Area High School Students Explore Global Ethics Issues at Rowan Workshop

Students from four area high schools confronted major ethical issues at the inaugural Ethics and College Skills Workshop. Photo Credit: Rowan University

GLASSBORO, N.J. – Eighteen high school students from throughout South Jersey researched and addressed pressing ethical issues such as children’s rights, social media censorship, the banning of plastic bags and straws, and US world obligations during the first-ever Ethics and College Skills Workshop hosted by Rowan’s Philosophy & World Religions Department in the College of Humanities & Social Sciences earlier this summer.

During the one-day workshop, students in ninth through 12th grades spent the day at Rowan learning about major ethical theories, including utilitarianism, social contract theories and virtue ethics, among others.

“We then applied those theories to issues relevant to high school students, such as salaries and fairness, environmental ethics, free speech and social media, drug testing on high school campuses, and driverless cars,” Philosophy Professor Ellen Miller, chair of the Department of Philosophy and World Religions said in a press release from the University.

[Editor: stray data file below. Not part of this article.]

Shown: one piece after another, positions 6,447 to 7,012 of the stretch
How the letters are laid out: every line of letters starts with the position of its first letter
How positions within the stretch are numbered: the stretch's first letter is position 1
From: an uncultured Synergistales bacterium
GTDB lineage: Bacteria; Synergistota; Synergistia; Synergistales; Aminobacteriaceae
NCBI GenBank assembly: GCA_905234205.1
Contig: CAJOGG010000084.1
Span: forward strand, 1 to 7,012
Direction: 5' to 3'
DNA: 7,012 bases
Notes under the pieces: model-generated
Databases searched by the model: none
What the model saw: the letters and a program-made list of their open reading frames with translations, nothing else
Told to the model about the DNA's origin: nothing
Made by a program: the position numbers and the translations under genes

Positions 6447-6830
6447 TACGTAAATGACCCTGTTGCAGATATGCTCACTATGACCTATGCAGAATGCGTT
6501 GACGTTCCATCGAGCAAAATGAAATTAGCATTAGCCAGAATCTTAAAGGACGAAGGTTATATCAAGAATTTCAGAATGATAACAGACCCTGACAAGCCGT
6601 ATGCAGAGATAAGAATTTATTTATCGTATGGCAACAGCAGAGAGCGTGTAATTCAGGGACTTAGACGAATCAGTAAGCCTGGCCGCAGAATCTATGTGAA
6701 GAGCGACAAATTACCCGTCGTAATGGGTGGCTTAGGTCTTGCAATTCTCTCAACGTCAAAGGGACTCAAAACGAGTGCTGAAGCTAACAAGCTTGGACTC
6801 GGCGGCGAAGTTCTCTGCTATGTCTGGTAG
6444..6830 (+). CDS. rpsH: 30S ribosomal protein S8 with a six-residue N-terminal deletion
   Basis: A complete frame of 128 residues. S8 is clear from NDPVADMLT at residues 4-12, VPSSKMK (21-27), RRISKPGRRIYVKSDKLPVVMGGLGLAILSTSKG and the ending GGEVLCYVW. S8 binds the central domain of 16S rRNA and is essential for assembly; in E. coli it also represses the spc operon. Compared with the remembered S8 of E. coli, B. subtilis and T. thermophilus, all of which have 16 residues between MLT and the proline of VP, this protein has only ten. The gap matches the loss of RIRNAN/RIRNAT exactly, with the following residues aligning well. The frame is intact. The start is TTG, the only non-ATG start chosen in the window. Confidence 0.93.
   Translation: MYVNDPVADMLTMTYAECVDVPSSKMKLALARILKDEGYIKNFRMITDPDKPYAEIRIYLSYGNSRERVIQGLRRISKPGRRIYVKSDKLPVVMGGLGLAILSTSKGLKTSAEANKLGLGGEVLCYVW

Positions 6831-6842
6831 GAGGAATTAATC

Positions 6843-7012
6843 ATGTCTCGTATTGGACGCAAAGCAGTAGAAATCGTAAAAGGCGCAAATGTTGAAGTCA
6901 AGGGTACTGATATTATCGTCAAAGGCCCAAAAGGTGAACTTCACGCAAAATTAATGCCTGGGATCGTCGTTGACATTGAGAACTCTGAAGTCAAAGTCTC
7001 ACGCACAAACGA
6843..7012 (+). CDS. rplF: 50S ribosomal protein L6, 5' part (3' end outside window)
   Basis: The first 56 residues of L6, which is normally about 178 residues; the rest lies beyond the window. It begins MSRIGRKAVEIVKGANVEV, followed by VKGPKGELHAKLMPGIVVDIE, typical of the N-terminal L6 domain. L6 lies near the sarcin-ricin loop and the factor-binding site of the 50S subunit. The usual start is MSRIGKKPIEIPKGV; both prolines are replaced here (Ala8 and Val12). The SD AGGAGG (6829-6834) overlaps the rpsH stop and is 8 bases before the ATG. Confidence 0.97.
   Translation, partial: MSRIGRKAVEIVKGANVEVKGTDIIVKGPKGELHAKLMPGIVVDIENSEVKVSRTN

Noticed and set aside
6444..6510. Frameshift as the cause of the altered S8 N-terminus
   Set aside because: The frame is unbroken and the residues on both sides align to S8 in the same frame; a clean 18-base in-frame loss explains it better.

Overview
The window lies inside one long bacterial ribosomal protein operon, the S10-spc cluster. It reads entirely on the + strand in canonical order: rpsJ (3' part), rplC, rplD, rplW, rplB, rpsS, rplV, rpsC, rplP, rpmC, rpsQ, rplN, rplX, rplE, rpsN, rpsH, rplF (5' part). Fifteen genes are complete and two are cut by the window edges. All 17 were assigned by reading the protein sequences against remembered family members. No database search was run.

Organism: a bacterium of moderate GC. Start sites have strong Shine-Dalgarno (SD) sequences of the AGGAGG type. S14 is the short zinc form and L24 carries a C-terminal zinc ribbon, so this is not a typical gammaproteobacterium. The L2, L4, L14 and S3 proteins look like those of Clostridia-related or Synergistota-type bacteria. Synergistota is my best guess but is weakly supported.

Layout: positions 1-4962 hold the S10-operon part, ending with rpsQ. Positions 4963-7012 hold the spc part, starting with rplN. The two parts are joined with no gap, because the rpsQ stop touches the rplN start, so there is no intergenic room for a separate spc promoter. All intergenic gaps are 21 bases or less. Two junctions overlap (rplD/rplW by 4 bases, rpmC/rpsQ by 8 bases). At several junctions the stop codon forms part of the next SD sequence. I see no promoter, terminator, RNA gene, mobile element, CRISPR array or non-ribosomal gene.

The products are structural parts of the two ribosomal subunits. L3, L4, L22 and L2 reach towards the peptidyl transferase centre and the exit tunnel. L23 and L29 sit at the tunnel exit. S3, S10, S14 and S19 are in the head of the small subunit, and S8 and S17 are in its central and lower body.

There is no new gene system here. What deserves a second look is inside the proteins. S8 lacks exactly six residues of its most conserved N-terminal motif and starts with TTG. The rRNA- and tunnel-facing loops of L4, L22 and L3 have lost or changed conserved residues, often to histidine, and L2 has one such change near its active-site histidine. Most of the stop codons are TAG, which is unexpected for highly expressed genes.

Miller and Kathleen Miller, an adjunct philosophy professor, led the workshop with assistance from recent graduates Mahaa Ahmed and Alec Nathan and senior philosophy major Gina Magliocco.

Students worked in small groups as they explored and debated some of the most pressing ethical and ideological issues facing our world today in areas of business, environment, science, and free speech.

Sponsored in part by a grant from the Philosophy Learning and Teaching Organization (PLATO), the free workshop also helped students gain skills needed for college success. Among them: critical thinking, ethical leadership, public speaking, teamwork, creative problem-solving, research skills, and multi-cultural understanding.

The day included a tour of Rowan and lunch on campus.